A Yogi’s Drink
Chai is the chosen drink of yogi’s because of several reasons:
1: Caffeine helps to keep the mind awake when you are practicing deep breathing, meditation, and relaxation; these practices bring your body to a state on the verge of sleep. The extra stimulating boost that chai gives you can mean the difference between falling asleep or not in the middle of your practice.
2: Milk fat nourishes the nerves and buffers the highly available energy from the sugar and caffeine so that it doesn’t ravage your nervous system. Yoga practices that direct prana also create lots of heat and movement throughout the nervous system. Milk fat is a great way to keep our body insulated.
3: Ginger and black pepper provide digestibility and help you to digest the milk, while the other spices create a sattvic quality of mind.
4: Sugar helps pull all of these things deeper into the body. Your body considers sugar a friend and readily welcomes it in. Thus when your friend sugar arrives, the doors open and all of the spices – along with their benefits, are taken deeply into the body. Many people find that coffee doesn’t keep them awake at night, but when they drink coffee with sugars and syrups, it affects them more strongly. This is a reflection of the fact that our body opens the doors wide to sugar.
Here is a PDF of our chai recipe as written below. We hope you enjoy.
Combine in a large sauce pan – Make sure this pan is big enough to hold the contents from both pans when you combine them.
- 1 cup water – turn to high heat, bringing to boil
- Add 1 heaping tablespoon of loose black tea or 1-2 tea bags (rooibos tea works for a non-caffeinated option)
- Sugar to taste (usually 1-3 tablespoons)
- ¼-1/2 inch of a ginger root –peeled & grated or chopped
- 3 shakes of ground black pepper
- Combine in a small sauce pan
- 2 cups milk – turn to high heat, bringing to simmer but not to a boil!
- 3 strands of saffron
- Combine pan contents after the water pan has boiled for 30 seconds. The main purpose here is to assure the diffusion of the tea. Sometimes I take the pan off the heat for 30 seconds or so until my water turns nice and dark.
- Bring the combined pan to a boil. The mixture will froth up and if not pulled off the heat fast enough, it will boil over. So pull the pan from the heat, stir and let the froth go down. Repeat this 3 times so that you have fully mixed the ingredients and have denatured the milk proteins properly for easy digestion.
- Add aromatic spices – Add ground cardamom to the mixture, stir, and cover to cool.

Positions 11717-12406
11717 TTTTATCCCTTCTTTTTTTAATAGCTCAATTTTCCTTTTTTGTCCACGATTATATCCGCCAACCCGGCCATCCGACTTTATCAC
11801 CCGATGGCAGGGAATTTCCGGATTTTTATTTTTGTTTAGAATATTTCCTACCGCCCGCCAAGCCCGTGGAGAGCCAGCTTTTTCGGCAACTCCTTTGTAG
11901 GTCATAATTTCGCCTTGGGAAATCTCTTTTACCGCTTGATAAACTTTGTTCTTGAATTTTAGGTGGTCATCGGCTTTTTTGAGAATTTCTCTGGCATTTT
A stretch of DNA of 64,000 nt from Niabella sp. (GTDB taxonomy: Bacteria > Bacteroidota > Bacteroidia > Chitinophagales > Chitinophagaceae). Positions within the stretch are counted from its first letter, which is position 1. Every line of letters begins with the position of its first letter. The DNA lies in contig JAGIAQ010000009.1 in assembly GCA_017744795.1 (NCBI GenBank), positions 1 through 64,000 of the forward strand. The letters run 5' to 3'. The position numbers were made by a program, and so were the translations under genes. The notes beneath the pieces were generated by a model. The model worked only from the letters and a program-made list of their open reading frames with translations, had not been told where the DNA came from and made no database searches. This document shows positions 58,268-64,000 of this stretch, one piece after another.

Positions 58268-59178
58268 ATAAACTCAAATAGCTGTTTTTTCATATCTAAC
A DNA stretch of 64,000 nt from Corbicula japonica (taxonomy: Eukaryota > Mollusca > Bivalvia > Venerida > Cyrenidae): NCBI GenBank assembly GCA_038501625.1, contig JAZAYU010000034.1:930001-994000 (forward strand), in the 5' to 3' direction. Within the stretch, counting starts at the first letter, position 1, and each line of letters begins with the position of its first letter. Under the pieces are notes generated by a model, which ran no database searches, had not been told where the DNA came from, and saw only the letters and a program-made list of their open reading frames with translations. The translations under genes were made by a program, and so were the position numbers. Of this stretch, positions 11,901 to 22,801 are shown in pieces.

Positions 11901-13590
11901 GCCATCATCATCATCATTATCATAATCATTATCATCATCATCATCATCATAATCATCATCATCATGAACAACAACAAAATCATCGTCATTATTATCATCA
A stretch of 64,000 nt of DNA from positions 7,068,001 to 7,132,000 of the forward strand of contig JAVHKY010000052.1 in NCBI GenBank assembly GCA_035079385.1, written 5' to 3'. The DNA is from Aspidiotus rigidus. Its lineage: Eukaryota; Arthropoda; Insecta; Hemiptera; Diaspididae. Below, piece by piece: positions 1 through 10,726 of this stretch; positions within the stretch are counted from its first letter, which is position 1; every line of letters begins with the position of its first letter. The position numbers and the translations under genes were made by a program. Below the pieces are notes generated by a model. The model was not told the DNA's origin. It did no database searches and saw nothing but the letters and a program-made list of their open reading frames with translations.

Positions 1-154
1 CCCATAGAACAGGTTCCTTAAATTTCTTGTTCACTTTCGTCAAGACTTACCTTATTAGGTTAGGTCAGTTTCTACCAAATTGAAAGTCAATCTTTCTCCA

- The milk will form a scum on the surface from oxidation if you do not cover the pot.
- Strain and serve. Enjoy!
- Your chai will increase in flavor if you refrain from straining out the whole pan until serving each cup individually. Some people like to strain the whole pot and serve in a separate decanter. This works best when serving family style.
Why 2 pots?
Using two pots speeds up the process of chai preparation; this is very important for true chai addicts! Typically it takes me 12 minutes to make chai in a single pot – yes I have timed it! This recipe is given for preparation in two pots, but the milk pot can easily be added to the water pot after the water pot boils for 30 seconds. Speed is often an important factor in our busy day and
A liquid recipe
Water: Milk ratio changes based on digestive capacity. The general rules are that the ratio starts at 1:2 and moves towards 2:1. Young or vigorous or Pitta should start with more milk while older, congested or convalescing people should start with more water.
The spicing of chai changes according to the season and your dosha. People find a variety of extra spices wonderful in their chai. Experiment and see what works for you.
Bacteria as Guide
The whole drink, when prepared with boiled milk is very bio-available, it means that it is all easily used by the body and doesn’t take too much energy to digest it. If you have any doubts about this, drink chai in the morning before you brush your teeth. You will find that after 30 minutes or so you have a heavily coated tongue. The extra bacteria have grown on that highly available chai energy.
I have tasted cooked milk products that have sat out for four or five hours. Chai tastes markedly more spoiled than most products after a mere three hours sitting out. Use bacteria as your guides to know what foods are more bio-available. The faster it rots – has small organisms eating it – the more bio- available the food will be.